Franklin revs up for foray into motorcycle sceneWritten by Quintin Ellison
Motorcycle rallies are all the rage these days in Western North Carolina, and Franklin tourism leaders are busy finalizing plans to take their first bite out of that tempting economic pie.
“Rumble in the Smokies” is scheduled to take place for three days next August. This is Macon County’s initial foray into hosting a large-scale, officially sanctioned motorcycle rally.
Starting in January, the event’s promoter will be hyping the rally via booths setup at events such as the Great American Motorcycle Show in Norcross, Ga., and the International Motorcycle Show in Charlotte, plus handing out fliers at rallies later in the year in Daytona Beach, Fla., and in Myrtle Beach, S.C.
“Riders want to see the vendors, and what Franklin has to offer, and to get out and ride. What better place to lay your head down at night after riding than in Franklin?” said Sylvia Cochran, of USRiderNews, the Georgia-based promoter, when asked whether she was concerned that the WNC motorcycle-rally angle might be a tad oversaturated.
Listeners were left to extrapolate from this response that no, Cochran in fact doesn’t consider the market too crowded.
But such events have become increasingly commonplace in WNC over the past decade, perhaps nowhere as much as in Maggie Valley, boasting five major rallies every year. The rallies, along with Maggie’s proximity to the Parkway and a world renowned motorcycle museum, have cemented the town as a motorcycle haven, witnessed by the diners, bars and motels plastering their placards with motorcycle friendly messages.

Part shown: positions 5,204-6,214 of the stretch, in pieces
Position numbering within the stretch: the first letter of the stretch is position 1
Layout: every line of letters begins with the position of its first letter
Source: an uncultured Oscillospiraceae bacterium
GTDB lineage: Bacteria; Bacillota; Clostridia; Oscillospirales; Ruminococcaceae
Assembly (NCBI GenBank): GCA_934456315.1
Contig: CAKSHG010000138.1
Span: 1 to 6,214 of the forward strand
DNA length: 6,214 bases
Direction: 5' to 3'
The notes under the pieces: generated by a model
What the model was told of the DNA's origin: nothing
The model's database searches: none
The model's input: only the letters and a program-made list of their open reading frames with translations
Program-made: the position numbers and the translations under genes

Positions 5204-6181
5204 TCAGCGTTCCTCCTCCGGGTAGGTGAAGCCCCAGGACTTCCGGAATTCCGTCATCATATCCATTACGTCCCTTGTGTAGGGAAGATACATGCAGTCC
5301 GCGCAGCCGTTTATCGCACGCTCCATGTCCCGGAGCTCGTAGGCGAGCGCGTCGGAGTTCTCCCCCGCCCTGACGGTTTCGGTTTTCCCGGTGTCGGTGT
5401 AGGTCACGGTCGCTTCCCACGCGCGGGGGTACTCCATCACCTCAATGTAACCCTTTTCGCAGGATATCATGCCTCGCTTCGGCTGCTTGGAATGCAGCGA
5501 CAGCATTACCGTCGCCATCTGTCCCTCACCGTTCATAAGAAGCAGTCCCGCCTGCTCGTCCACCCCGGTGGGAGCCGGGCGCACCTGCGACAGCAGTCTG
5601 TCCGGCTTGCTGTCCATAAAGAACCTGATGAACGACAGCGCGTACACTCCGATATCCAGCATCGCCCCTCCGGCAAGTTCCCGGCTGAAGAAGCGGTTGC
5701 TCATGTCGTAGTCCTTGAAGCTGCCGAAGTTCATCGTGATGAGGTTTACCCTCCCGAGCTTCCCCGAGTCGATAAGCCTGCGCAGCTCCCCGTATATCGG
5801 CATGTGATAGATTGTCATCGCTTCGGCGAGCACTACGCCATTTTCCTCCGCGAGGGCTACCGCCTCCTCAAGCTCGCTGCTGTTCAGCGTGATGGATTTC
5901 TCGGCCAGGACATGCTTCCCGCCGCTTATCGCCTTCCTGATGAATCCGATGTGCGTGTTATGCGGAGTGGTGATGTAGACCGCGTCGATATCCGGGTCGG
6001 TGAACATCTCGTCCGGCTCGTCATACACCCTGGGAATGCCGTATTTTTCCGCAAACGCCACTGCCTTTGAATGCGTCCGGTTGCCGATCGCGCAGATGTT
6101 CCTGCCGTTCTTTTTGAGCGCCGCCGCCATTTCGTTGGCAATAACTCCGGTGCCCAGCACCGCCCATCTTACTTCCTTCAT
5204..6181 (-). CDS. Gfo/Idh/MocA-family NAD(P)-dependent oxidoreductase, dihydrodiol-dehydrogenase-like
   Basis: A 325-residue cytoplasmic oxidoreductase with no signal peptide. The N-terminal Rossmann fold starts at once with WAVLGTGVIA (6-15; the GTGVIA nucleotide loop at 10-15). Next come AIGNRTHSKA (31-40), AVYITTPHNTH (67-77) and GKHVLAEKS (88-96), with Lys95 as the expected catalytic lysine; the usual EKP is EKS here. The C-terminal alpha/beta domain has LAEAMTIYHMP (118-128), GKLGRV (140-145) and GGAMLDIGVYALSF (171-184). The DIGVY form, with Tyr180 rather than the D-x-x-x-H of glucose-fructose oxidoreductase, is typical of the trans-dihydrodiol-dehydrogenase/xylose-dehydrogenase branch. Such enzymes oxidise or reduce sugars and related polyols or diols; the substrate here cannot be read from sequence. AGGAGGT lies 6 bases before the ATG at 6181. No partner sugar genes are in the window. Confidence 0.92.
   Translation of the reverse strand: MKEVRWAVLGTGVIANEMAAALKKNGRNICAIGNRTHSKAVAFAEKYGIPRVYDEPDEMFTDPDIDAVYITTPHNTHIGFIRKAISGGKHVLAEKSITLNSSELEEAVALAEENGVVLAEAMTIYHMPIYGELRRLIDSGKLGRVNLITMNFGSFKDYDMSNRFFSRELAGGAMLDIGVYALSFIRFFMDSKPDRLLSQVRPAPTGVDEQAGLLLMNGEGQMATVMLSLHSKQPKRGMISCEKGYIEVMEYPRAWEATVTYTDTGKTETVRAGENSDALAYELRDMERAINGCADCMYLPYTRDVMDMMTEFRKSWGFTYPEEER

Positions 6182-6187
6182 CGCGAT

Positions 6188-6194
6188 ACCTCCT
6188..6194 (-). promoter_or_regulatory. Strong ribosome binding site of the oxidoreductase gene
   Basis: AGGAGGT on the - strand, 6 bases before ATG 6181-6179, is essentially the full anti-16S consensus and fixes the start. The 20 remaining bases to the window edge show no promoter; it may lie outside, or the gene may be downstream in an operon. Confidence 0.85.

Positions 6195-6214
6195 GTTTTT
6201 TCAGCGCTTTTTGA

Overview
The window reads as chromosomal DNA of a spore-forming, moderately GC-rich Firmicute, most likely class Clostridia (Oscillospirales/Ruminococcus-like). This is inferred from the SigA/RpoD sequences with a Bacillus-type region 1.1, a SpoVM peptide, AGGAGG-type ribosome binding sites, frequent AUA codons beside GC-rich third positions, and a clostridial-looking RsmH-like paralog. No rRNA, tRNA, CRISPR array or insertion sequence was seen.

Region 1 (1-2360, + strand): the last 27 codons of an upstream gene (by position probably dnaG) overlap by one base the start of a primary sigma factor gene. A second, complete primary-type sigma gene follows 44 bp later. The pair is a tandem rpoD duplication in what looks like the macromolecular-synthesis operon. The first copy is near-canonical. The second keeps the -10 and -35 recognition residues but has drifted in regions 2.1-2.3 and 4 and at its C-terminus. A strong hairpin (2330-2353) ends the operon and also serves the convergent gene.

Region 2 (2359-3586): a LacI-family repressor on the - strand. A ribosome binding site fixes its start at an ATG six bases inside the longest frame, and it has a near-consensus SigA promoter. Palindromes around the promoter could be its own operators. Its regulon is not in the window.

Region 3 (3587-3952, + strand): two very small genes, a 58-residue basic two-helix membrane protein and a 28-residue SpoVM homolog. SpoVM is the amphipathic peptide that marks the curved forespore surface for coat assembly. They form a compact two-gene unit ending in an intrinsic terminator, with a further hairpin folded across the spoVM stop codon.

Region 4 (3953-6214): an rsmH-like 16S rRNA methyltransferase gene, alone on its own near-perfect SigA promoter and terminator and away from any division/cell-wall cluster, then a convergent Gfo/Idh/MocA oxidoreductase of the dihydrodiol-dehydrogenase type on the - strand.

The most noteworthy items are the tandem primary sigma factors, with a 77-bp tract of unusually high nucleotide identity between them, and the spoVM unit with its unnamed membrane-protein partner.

“It is extremely important to Maggie Valley’s economy. I’d estimate it at well over 50 percent,” said Marion Hamel, director of the Haywood Hotel and Motel Authority.
Cherokee also has its share of rallies. The Survivors Motorcycle Rally was held there twice a year since the mid-1980s — until this year when Cherokee pulled the plug on the twice-a-year event.
And that vacancy in the regional rally calendar, according to Franklin tourism officials at a Tourism Development Authority workshop last weekend, is helping ensure the likely future success of their new rally.
But they might be counting Cherokee out of the mix a bit too soon.
Matthew Pegg, executive director of the Cherokee Chamber of Commerce, said that although Cherokee didn’t have the spring or fall rally in 2011, “it is something that is being looked at for 2012,” as well as other events.
“I don’t believe the market is oversaturated, but in order to have a strong rally there should be something that sets it apart from the others,” Pegg said. “WNC is an ideal setting for motorcycle enthusiasts and continues to be a strong market for regional tourism. With the natural beauty we enjoy, and an abundance of great riding roads, people are naturally drawn to the area. Our job as a region is to take good care of them while they are here.”
Maggie Valley business owner Robert Leatherwood believes another motorcycle rally will prove good news for all merchants in the region. He said it would help to further solidify the grip on this all-important motorcyclist-as-tourist niche.
Rallies such as the Rumble in the Smokies, are the best way to attract those particular dollars, he said.
“I’m glad that Franklin is doing one,” Leatherwood said. “We’d help if needed — it’ll be good for WNC, and it’ll do good for Franklin to have one over there.”
Leatherwood owns the new Stingrays bar, strategically positioned near Maggie Valley’s Wheels Through Time motorcycle museum. During rallies, he gets crowds of motorcyclists visiting his bar. His waitresses, dressed in bikinis, offer free bike washes, a popular draw indeed, Leatherwood said. And he opens the normally day-closed bar instead of just at night.